Washington, DC, April 25, 2023 — Fewer than half of Americans are with familiar major exits at CNN and Fox News, according to the findings of a new Ipsos poll fielded directly after the departures were announced early this week. Under half of all Americans are familiar with Tucker Carlson’s exit from Fox News (46%) and Don Lemon’s firing from CNN (41%). The exits have done little to help the reputations of each network. Just over a quarter thinks Carlson’s exit makes Fox more reputable (29%), while a similar number thinks Lemon’s firing makes CNN more reputable (27%). One in five Americans are more likely to watch Fox amid Carlson’s exit (23%) or are more likely to watch CNN amid Lemon’s exit (23%).
Still, more agree than disagree when it comes to CNN being right to fire Don Lemon (35% agree vs. 18% disagree), while nearly half are also unsure (47%). Separately, roughly one in three (32%) agree that Fox is caving to the liberal establishment.
These are some of the findings of an Ipsos poll conducted between April 24-25, 2023. For this survey, a sample of roughly 947 adults ages 18+ from the continental U.S., Alaska, and Hawaii was interviewed online in English.
The sample was randomly drawn from Ipsos’ online panel, partner online panel sources, and “river” sampling and does not rely on a population frame in the traditional sense. Ipsos uses fixed sample targets, unique to each study, in drawing a sample. After a sample has been obtained from the Ipsos panel, Ipsos calibrates respondent characteristics to be representative of the U.S. Population using standard procedures such as raking-ratio adjustments. The source of these population targets is U.S. Census 2022 American Community Survey data. The sample drawn for this study reflects fixed sample targets on demographics. Post-hoc weights were made to the population characteristics on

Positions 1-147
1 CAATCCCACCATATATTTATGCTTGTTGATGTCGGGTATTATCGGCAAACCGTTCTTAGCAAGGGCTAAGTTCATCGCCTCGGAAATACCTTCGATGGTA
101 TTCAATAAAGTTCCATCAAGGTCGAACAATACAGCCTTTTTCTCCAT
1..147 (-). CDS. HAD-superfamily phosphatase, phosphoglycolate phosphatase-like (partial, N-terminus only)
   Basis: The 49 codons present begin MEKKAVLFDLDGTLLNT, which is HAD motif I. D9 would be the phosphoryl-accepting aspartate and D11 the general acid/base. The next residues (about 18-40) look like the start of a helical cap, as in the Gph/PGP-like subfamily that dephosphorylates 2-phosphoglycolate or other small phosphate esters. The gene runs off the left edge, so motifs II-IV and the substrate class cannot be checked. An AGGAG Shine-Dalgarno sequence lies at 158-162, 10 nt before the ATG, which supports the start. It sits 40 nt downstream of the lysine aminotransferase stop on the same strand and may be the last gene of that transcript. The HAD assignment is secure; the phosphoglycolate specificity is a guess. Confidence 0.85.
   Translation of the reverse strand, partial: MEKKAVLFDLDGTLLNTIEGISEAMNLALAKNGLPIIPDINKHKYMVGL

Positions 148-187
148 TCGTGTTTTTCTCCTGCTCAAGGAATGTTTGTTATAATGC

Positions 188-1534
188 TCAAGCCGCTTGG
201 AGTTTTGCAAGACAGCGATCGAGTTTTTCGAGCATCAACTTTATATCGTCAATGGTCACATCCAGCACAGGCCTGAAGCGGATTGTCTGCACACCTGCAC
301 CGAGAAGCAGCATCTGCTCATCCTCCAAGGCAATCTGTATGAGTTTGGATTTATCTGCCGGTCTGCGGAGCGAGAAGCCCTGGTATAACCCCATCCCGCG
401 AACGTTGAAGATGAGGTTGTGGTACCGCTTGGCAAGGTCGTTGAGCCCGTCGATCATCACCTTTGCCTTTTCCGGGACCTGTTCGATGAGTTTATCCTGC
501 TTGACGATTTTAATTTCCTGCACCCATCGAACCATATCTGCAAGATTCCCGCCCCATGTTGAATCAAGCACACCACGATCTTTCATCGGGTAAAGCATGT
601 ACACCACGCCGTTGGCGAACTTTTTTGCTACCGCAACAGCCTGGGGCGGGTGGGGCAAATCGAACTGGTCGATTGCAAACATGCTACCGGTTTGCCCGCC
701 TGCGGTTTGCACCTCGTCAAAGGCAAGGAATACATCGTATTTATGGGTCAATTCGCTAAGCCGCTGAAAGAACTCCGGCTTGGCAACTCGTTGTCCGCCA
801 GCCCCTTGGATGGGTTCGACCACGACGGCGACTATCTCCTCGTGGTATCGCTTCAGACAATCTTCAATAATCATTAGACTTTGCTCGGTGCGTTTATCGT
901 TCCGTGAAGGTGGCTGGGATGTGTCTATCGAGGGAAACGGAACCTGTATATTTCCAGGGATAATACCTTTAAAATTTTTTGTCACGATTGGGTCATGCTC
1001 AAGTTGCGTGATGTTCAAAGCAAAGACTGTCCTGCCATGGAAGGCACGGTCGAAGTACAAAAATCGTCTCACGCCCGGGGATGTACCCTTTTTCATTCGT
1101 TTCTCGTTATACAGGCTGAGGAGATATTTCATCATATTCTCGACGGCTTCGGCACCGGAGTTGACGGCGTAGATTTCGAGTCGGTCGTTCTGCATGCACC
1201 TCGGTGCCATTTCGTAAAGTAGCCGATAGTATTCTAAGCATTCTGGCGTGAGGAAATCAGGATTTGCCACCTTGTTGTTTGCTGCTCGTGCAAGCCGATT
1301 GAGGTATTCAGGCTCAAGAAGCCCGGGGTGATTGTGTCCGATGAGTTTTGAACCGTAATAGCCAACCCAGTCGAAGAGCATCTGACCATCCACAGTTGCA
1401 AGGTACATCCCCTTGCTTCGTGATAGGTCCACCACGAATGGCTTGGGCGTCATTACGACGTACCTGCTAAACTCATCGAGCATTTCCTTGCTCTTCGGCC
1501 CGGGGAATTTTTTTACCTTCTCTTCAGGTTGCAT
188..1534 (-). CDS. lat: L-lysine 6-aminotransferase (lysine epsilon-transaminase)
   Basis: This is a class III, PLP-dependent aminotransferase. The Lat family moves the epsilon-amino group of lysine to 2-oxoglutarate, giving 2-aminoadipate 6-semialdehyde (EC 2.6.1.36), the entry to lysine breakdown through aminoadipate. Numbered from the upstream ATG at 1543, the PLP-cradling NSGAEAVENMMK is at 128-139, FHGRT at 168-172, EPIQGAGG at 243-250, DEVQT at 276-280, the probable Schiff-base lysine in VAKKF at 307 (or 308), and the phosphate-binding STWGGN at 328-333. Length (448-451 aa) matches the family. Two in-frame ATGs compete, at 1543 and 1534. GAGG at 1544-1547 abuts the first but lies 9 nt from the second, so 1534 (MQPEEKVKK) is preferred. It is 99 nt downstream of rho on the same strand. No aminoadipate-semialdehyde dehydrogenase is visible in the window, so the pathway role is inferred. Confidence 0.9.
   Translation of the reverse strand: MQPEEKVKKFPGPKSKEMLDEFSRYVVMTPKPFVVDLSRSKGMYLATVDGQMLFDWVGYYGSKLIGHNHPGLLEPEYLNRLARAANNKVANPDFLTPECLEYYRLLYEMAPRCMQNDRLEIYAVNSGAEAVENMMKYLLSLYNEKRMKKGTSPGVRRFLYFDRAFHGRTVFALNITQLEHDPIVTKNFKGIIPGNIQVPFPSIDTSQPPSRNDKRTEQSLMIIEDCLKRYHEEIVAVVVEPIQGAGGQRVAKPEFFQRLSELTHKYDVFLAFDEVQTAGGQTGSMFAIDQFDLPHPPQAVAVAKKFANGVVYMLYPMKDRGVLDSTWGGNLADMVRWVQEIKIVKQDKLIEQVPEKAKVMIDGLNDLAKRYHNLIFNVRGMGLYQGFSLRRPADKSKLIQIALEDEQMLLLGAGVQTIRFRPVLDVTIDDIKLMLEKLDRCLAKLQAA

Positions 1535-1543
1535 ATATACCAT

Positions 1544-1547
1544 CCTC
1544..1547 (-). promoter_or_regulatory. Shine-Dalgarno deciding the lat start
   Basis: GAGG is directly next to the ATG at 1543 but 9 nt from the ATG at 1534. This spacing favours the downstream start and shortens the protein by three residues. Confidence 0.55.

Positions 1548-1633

age, gender, region, race/ethnicity, and educational attainment.
Statistical margins of error are not applicable to online non-probability polls. All sample surveys and polls may be subject to other sources of error, including, but not limited to coverage error and measurement error. Where figures do not sum to 100, this is due to the effects of rounding. The precision of Ipsos online polls is measured using a credibility interval. In this case, the poll has a credibility interval of plus or minus 3.9 percentage points for all respondents. Ipsos calculates a design effect (DEFF) for each study based on the variation of the weights, following the formula of Kish (1965). This study had a credibility interval adjusted for design effect of the following (n=947, DEFF=1.5, adjusted Confidence Interval=+/-5.4 percentage points). This poll also has a credibility interval of plus or minus 7.6 percentage points for Republicans, plus or minus 7.1 percentage points for Democrats, and plus or minus 5.9 percentage points for independent/other respondents.
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